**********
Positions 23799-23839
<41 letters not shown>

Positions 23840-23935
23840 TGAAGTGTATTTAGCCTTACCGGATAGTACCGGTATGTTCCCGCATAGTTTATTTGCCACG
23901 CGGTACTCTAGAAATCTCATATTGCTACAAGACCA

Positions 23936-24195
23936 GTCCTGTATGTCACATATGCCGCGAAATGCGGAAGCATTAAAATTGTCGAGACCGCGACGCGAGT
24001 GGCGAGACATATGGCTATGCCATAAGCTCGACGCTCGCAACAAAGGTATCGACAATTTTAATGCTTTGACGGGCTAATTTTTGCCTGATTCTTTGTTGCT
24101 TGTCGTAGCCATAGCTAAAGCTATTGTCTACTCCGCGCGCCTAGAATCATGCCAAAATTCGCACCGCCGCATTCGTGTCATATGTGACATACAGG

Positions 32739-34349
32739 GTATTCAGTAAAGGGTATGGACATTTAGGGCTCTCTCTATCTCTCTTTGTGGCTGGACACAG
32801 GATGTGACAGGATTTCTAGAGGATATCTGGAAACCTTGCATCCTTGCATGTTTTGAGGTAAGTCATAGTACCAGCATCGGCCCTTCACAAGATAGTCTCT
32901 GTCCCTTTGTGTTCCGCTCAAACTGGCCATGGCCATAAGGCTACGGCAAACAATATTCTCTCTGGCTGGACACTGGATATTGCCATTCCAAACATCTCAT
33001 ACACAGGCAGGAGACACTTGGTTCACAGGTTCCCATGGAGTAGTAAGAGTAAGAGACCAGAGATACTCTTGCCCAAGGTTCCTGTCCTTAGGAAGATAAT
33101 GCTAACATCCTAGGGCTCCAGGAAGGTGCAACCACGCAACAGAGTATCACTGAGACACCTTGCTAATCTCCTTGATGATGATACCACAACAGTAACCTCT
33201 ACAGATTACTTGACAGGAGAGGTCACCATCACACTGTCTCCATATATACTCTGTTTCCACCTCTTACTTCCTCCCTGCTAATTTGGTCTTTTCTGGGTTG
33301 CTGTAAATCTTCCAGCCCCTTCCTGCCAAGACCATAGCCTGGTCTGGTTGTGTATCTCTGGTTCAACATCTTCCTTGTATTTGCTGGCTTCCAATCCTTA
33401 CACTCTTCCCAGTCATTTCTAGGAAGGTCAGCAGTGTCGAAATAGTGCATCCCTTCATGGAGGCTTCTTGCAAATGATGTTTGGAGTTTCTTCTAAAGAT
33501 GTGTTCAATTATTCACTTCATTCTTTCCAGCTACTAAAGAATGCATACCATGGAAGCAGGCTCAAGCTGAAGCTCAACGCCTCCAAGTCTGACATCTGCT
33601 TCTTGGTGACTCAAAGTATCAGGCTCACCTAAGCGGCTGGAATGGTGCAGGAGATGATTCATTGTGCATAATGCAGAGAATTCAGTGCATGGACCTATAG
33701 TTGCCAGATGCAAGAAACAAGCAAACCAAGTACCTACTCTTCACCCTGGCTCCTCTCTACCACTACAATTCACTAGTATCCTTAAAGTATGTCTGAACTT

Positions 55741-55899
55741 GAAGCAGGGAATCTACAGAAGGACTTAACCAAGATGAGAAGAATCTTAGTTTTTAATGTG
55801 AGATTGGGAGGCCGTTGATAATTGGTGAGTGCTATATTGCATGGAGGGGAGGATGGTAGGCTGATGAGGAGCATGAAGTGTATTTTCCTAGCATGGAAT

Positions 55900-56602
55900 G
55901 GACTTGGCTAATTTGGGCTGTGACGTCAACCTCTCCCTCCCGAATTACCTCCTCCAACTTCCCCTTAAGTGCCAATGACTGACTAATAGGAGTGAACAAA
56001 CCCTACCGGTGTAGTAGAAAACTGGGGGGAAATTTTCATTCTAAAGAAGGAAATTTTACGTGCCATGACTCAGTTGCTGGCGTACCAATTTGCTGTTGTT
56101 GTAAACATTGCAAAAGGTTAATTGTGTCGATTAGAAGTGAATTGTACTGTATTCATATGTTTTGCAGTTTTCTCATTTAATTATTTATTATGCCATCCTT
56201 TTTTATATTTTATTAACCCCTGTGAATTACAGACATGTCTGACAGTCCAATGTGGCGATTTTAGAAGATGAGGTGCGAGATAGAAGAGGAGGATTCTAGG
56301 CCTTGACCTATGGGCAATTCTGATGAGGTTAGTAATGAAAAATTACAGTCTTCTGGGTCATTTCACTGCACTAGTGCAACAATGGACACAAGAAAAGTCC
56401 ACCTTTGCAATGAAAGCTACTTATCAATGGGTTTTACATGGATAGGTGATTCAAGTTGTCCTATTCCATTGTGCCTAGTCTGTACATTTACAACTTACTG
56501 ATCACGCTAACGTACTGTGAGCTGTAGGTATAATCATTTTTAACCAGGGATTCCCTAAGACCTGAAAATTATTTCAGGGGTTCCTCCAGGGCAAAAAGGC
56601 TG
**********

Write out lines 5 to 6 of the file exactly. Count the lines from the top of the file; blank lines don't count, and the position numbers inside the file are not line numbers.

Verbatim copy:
23901 CGGTACTCTAGAAATCTCATATTGCTACAAGACCA

Positions 23936-24195